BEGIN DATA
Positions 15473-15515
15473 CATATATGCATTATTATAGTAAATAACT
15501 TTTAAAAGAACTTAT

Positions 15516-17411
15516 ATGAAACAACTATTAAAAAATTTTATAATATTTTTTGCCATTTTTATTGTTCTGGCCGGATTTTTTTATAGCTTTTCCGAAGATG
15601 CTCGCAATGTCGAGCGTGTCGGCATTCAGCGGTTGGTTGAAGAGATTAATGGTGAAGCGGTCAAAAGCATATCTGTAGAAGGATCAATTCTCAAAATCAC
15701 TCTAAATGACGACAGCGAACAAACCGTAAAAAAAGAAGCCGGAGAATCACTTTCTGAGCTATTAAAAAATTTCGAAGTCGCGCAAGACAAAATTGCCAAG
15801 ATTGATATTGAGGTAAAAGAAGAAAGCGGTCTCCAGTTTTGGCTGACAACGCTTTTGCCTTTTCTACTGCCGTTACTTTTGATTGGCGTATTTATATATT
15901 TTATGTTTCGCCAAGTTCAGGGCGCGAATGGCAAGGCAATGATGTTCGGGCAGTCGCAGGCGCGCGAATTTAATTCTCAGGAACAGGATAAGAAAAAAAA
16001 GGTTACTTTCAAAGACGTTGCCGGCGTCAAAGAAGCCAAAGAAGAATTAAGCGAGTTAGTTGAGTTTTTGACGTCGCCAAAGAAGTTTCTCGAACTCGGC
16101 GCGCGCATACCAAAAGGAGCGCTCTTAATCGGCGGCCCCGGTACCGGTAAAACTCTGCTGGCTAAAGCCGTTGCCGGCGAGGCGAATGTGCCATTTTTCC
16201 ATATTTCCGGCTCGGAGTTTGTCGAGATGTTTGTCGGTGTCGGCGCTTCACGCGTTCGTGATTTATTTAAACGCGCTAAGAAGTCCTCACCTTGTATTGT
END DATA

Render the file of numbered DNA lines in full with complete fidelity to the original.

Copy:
Positions 15473-15515
15473 CATATATGCATTATTATAGTAAATAACT
15501 TTTAAAAGAACTTAT

Positions 15516-17411
15516 ATGAAACAACTATTAAAAAATTTTATAATATTTTTTGCCATTTTTATTGTTCTGGCCGGATTTTTTTATAGCTTTTCCGAAGATG
15601 CTCGCAATGTCGAGCGTGTCGGCATTCAGCGGTTGGTTGAAGAGATTAATGGTGAAGCGGTCAAAAGCATATCTGTAGAAGGATCAATTCTCAAAATCAC
15701 TCTAAATGACGACAGCGAACAAACCGTAAAAAAAGAAGCCGGAGAATCACTTTCTGAGCTATTAAAAAATTTCGAAGTCGCGCAAGACAAAATTGCCAAG
15801 ATTGATATTGAGGTAAAAGAAGAAAGCGGTCTCCAGTTTTGGCTGACAACGCTTTTGCCTTTTCTACTGCCGTTACTTTTGATTGGCGTATTTATATATT
15901 TTATGTTTCGCCAAGTTCAGGGCGCGAATGGCAAGGCAATGATGTTCGGGCAGTCGCAGGCGCGCGAATTTAATTCTCAGGAACAGGATAAGAAAAAAAA
16001 GGTTACTTTCAAAGACGTTGCCGGCGTCAAAGAAGCCAAAGAAGAATTAAGCGAGTTAGTTGAGTTTTTGACGTCGCCAAAGAAGTTTCTCGAACTCGGC
16101 GCGCGCATACCAAAAGGAGCGCTCTTAATCGGCGGCCCCGGTACCGGTAAAACTCTGCTGGCTAAAGCCGTTGCCGGCGAGGCGAATGTGCCATTTTTCC
16201 ATATTTCCGGCTCGGAGTTTGTCGAGATGTTTGTCGGTGTCGGCGCTTCACGCGTTCGTGATTTATTTAAACGCGCTAAGAAGTCCTCACCTTGTATTGT